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Old Oct 25, 2006, 12:33 PM
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Jurgen Heilig's Avatar
53859 Niederkassel, Germany
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Quote:
Originally Posted by jernejk
That helps me choosing my battery pack, thanks. How about 2500mAh weighting 209g? Is that ok or will that also lead to CG problems? The next option is 2150mAh weighting 178g - but I'd prefer 2500 to be on the safe side regarding high current.

Jernej
I use a Hacker Evo 20 (FlightPower) 3s2500mAh pack (209g) - and I am happy with it.

Jürgen
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Old Oct 25, 2006, 12:37 PM
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53859 Niederkassel, Germany
Joined Sep 2000
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Quote:
Originally Posted by Jeremy Z
...
I like a heavy battery because I find that it helps the plane penetrate the wind a bit better...
Actually, the less weight, the lower the required AOA (= less drag) in horizontal flight. If you take two identical models with the same power, the lighter model will fly slower and faster. The faster model will penetrate the wind better.

Jürgen
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Old Oct 25, 2006, 12:40 PM
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Quote:
Originally Posted by mjws
...
The video posted with Martin flying inside was on a 3516. I'm assuming he tried the 2808/24 and maybe a lighter pack and was unimpressed. Is that right Jurgen?
...
Mike
Hi Mike,

I don't know for sure which motor he had in for the Indoor maiden, but it was an AXI with 4mm shaft and the motor weight was approx. 100g.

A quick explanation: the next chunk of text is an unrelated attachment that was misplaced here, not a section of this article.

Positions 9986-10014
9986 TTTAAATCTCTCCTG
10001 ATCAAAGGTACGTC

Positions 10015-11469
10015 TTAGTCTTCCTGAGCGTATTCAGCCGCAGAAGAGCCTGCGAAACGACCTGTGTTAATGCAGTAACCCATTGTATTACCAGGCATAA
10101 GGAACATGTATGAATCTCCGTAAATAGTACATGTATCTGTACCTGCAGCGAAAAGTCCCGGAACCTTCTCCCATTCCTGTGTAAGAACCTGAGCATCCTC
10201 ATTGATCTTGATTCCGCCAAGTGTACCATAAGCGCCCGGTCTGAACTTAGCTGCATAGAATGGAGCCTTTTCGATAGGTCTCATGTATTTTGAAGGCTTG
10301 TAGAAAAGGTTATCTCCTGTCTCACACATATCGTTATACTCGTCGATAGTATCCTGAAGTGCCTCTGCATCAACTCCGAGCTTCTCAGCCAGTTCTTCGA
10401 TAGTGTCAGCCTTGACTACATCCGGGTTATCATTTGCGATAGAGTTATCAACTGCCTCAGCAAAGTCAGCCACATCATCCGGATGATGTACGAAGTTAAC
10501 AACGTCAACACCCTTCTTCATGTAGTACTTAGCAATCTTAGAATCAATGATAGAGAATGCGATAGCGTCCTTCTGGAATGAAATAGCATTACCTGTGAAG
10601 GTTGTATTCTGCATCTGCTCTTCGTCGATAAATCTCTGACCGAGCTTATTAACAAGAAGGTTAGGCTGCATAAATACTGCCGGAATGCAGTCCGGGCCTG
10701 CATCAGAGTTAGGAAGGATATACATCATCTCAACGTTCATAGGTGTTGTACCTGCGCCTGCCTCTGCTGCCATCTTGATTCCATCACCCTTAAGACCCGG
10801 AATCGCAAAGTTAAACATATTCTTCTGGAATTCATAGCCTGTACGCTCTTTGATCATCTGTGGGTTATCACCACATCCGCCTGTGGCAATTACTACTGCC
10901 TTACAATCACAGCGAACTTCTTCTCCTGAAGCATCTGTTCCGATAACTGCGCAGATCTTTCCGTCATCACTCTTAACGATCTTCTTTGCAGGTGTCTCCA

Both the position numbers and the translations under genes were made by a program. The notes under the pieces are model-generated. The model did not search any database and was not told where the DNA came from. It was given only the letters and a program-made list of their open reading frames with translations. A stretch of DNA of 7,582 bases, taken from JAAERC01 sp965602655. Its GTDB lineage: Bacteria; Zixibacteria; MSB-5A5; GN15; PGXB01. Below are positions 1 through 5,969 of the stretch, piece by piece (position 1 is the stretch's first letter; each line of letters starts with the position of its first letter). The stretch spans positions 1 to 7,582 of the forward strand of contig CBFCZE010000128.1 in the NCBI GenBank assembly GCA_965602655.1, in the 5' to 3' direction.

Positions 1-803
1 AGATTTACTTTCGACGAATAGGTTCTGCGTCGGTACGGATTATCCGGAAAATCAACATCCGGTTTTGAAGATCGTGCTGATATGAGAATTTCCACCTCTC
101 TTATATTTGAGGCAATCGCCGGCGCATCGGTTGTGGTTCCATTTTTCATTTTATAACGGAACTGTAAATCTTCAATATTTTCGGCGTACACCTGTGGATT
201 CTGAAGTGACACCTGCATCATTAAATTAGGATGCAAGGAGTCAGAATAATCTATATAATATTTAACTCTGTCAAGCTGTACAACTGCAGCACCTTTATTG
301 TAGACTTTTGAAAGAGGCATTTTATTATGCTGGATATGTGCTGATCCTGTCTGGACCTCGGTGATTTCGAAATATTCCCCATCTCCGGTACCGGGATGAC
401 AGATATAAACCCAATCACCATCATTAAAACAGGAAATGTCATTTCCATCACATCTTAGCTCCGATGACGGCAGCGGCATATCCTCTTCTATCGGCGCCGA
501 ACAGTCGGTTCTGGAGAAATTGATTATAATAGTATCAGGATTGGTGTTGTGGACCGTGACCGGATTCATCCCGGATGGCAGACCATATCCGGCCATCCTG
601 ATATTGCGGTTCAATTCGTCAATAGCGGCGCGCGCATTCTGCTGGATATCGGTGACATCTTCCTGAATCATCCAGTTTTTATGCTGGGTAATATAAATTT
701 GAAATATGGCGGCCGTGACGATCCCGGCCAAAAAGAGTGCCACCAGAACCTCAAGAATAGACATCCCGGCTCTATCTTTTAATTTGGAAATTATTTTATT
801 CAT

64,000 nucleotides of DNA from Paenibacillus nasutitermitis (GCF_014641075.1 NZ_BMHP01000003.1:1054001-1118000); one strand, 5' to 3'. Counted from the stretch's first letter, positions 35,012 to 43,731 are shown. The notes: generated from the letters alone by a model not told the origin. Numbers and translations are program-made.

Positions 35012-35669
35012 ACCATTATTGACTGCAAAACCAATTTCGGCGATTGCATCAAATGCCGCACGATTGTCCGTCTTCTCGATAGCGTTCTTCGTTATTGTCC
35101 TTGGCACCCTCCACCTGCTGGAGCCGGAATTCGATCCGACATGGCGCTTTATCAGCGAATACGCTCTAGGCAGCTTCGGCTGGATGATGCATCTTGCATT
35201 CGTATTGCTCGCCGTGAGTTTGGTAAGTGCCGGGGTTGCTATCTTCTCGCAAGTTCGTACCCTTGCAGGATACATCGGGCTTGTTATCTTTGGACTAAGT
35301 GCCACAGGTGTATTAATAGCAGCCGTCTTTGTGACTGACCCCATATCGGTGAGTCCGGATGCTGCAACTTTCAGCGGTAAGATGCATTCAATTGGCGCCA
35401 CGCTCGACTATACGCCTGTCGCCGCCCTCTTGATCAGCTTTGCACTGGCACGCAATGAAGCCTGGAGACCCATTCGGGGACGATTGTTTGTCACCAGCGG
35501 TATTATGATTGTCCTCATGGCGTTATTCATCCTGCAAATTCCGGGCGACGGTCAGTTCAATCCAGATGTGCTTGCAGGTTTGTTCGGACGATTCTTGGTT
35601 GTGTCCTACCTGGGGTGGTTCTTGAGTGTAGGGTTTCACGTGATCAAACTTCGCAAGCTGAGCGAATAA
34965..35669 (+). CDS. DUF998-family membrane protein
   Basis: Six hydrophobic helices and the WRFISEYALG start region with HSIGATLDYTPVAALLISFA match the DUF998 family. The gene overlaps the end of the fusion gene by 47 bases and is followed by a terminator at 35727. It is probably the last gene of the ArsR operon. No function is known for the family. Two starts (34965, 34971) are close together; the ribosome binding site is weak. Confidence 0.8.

Jürgen
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Old Oct 25, 2006, 12:46 PM
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53859 Niederkassel, Germany
Joined Sep 2000
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Quote:
Originally Posted by resedaguy
thanks Jurgen,
BEC is working as I have control, but thought maybe it was cutting out the motor to keep enough voltage for servo operation.
I'll try changing the Cutoff votage from LIPO AUTODetect to the next lowest setting of 4.0 V and see if that helps any.
Don't do this. Your problem is not the cutoff voltage, but the cutoff type.

The CC45 comes with hard cutoff as standard. You want to change that into soft cutoff.

Check the settings of your ESC:

9.1 Cutoff voltage: 9V
9.2 Current Limiting: Option 3 = Standard
9.3 Brake type: Option 5 = Brake disabled
9.4 Throttle type: Option 1 or 2
9.5 Timing: Option 1
9.6 Cutoff Type: Option 2 = Soft cutoff
9.7 Soft Start: Option 2 or 3
9.8 PWM Switching rate: Option 1 or 2

Check here: http://www.castlecreations.com/suppo...er%20Guide.pdf

Jürgen
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Old Oct 25, 2006, 01:46 PM
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Kranj
Joined Jun 2006
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Quote: